This is a question writers are often asked. Readers wonder if we write from experience and to what degree we are the fictional characters in our short stories and novels. This notion intensifies when a story is narrated in first-person or set in our hometown or city, or if the characters work in professions with which we have longstanding associations — in my case, thirty years as a tertiary educator.
I draw on a blend of experience, emotional memory, observation, curiosity and imagination to create a work of fiction. When I write in first-person the ‘I’ is not me. However, the technique allows me to move closer to a main character and to create a sense of immediacy or urgency in the writing. Setting a story somewhere with strong personal connections or meaning helps me evoke a vivid sense of landscape and place. I often treat the setting as a character in its own right, believing that place influences our fictional characters’ sense of themselves, and how their lives unfold, and sometimes unravel. Physical landscape interacting with emotional landscape enriches the themes of a story or novel.
A reviewer once noted that I write short stories about love, loss, sensual power and letting go, an accurate observation. These themes also occur in my novels, along with belonging, identity, racial tension and alienation. Why these particular preoccupations? With each book I write, I unearth additional answers to the question and gain insights into their hold on me. Fundamentally I write to make meaning of what it is to be human.
My short stories sometimes begin with an idea (for example, the ramifications for a woman who fattens up her husband so his lover will leave him) or a theme (entitlement, say) or a possibility (winning Lotto) or a question (what if a character walked into a shop during an armed robbery?). The first of these four examples developed from a conversation with colleagues about diets; the second arose after I learned of a powerful man who was prepared to risk everything to father a baby; the third stemmed from reading an article about the perceived link between wealth and happiness; the fourth came in response to glimpsing a sensationalised headline in a newspaper.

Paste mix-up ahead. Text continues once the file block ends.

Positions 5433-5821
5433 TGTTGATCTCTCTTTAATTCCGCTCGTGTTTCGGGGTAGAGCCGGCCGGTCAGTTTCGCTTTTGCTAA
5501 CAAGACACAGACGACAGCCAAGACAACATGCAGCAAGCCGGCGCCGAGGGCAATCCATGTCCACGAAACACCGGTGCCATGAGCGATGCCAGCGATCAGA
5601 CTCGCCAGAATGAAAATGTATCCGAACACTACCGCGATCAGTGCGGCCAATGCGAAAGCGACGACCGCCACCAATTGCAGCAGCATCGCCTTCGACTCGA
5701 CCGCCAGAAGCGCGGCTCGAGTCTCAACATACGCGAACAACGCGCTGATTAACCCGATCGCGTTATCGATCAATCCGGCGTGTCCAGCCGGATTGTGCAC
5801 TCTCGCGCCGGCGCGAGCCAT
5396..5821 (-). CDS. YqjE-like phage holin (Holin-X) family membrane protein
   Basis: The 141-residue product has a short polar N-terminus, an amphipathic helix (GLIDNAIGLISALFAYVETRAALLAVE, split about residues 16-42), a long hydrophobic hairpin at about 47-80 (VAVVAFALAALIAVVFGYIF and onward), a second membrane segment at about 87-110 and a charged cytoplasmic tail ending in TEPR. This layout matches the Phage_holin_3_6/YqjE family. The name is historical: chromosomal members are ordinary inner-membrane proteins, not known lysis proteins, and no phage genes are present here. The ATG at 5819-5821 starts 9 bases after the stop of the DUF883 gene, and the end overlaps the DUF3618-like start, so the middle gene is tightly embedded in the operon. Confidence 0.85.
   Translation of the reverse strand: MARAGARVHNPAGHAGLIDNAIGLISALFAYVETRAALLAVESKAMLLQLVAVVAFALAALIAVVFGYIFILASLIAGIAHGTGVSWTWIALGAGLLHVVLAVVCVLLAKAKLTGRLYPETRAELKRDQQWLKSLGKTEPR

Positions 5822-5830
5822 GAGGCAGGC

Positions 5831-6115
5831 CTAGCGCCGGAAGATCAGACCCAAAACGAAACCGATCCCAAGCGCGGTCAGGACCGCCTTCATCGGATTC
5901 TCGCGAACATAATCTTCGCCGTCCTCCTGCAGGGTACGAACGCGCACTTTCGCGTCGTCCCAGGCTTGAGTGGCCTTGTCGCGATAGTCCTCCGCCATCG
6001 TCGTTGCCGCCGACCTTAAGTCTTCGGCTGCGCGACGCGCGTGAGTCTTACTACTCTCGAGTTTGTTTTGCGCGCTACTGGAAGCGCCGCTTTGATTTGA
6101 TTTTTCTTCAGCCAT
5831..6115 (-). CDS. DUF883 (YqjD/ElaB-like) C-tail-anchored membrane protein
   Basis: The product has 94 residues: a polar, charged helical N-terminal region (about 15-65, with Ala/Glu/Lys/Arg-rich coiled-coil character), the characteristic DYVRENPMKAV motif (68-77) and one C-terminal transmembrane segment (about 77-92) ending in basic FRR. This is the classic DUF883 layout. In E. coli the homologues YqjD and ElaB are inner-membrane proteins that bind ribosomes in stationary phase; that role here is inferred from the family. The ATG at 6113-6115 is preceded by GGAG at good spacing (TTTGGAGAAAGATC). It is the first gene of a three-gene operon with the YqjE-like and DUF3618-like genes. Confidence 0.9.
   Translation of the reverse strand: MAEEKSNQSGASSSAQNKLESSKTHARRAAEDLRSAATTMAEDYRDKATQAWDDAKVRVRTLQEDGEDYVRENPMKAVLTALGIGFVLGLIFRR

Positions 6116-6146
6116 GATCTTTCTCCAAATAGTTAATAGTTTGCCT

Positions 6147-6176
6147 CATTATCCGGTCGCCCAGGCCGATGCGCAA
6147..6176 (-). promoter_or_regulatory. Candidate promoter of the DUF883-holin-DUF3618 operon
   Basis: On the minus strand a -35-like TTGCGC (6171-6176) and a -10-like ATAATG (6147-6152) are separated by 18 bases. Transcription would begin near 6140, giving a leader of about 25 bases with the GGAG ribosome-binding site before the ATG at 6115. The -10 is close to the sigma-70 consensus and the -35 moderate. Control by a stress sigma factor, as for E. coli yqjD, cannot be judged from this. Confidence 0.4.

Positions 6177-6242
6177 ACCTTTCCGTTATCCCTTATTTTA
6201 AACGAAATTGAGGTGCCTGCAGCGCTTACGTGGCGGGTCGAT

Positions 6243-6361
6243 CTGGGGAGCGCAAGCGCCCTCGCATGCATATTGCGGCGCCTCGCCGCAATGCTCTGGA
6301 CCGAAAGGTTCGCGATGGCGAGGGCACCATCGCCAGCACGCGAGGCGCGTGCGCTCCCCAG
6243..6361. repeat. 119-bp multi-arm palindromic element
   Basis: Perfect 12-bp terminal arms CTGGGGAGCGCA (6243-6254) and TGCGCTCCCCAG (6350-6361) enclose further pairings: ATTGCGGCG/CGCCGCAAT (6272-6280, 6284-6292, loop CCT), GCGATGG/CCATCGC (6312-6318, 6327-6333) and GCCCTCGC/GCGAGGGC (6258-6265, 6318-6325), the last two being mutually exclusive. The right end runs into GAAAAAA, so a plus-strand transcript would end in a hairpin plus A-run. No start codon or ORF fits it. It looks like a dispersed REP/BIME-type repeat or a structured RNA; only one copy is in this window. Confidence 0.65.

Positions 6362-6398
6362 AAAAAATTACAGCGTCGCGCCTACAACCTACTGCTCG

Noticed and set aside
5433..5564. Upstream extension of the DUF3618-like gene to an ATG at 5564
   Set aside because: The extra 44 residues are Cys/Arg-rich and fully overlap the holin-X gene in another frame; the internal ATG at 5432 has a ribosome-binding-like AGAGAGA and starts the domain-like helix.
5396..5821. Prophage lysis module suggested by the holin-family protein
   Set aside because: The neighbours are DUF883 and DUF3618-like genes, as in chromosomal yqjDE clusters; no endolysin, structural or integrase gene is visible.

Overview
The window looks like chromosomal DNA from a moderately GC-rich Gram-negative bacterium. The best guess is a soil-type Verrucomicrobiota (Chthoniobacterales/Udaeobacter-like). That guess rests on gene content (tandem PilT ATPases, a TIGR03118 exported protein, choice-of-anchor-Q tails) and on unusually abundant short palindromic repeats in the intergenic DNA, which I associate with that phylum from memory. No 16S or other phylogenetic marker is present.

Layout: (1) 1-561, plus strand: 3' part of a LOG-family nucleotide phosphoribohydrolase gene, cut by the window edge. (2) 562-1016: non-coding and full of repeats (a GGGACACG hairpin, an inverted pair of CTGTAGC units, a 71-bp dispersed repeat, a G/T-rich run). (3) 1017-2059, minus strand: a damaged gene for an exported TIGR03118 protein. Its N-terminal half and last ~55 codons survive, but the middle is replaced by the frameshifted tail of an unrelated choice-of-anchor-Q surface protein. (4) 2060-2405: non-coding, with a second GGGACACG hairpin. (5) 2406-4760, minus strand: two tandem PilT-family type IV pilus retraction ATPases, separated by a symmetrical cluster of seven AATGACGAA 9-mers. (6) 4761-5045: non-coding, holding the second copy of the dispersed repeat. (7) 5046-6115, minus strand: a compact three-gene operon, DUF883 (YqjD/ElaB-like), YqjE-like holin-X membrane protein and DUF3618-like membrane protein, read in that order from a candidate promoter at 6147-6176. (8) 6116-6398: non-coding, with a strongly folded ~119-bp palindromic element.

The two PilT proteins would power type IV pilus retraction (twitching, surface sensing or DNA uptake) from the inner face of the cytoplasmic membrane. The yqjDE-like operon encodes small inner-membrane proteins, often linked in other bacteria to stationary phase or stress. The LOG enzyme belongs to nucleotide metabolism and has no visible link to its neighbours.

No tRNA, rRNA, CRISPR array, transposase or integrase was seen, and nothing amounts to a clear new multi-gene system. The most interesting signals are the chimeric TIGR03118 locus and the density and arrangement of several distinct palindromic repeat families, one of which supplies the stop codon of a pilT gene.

Ideas for my novels come from a deeper place and can have a lengthy gestation. Ribbons of Grace (Penguin NZ, 2017) was inspired by a conversation I overheard as a youngster between two men at a New Year’s Eve party in Arrowtown: "When they laid out that Chinese miner they discovered he was a she." Initially their exchange intrigued me; later in adulthood it haunted me. Forty years on I wrote the novel in part to resolve the ambiguity and also to explore what might have led a female sojourner to disguise herself as a male and travel to another country.
Lives We Leave Behind (Penguin NZ, 2012), was born of desperation. During a meeting to negotiate a contract for my first novel with Penguin managers, publisher Geoff Walker asked if I had a second book in me. Realising this was an important question that required a confident answer I said — despite having no glimmer of another project in mind — “Yes, I do.” To my horror, Geoff then said, “Tell us about it.” Thankfully I remembered a story a friend had told me years before about a group of First World War New Zealand nurses on board a troopship that was torpedoed in the Aegean Sea. Until I began relaying the nurses’ story to Geoff and his colleagues, I had not thought of fictionalising their plight. I left the meeting in a state of shock tinged with exhilaration, having accepted the offer of a two-book deal.
The idea for my forthcoming novel Wait for Me (Penguin Random House NZ) came about in another surprising way. As recipient of the 2013 Seresin Landfall Otago University Press Residency, I was on a six-week writing retreat in an isolated bay in the Marlborough Sounds. In my proposal I had stated that I intended working on a second story collection. Usually if I make a commitment I stick to it. However, I woke on the third morning in the bay with a cast of characters, settings, time periods, and several storylines for a novel. The compulsion to capture and work on these nocturnal developments meant shunting aside the short story I had been labouring on and entering a novel-writing frenzy. By the time the residency ended I had written three chapters, made notes for four more, and drafted a synopsis. I had also devised a possible structure for the book, which I later discarded although it served me well as a first draft. The ending I had in mind remained throughout subsequent drafts and will appear in the final section of the published novel.
In answer to the question I posed at the beginning of this blog, my ideas come from many and varied sources. A few arrive as gifts. Most however evolve through dogged perseverance working in tandem with imagination, informed by what I hear, see, feel, taste, touch, read and think about. There is an element of mystery at work too. Something I don’t want to examine, or bring, even partially, into the light, in case it dissipates and I am left wordless and rudderless, unable to write.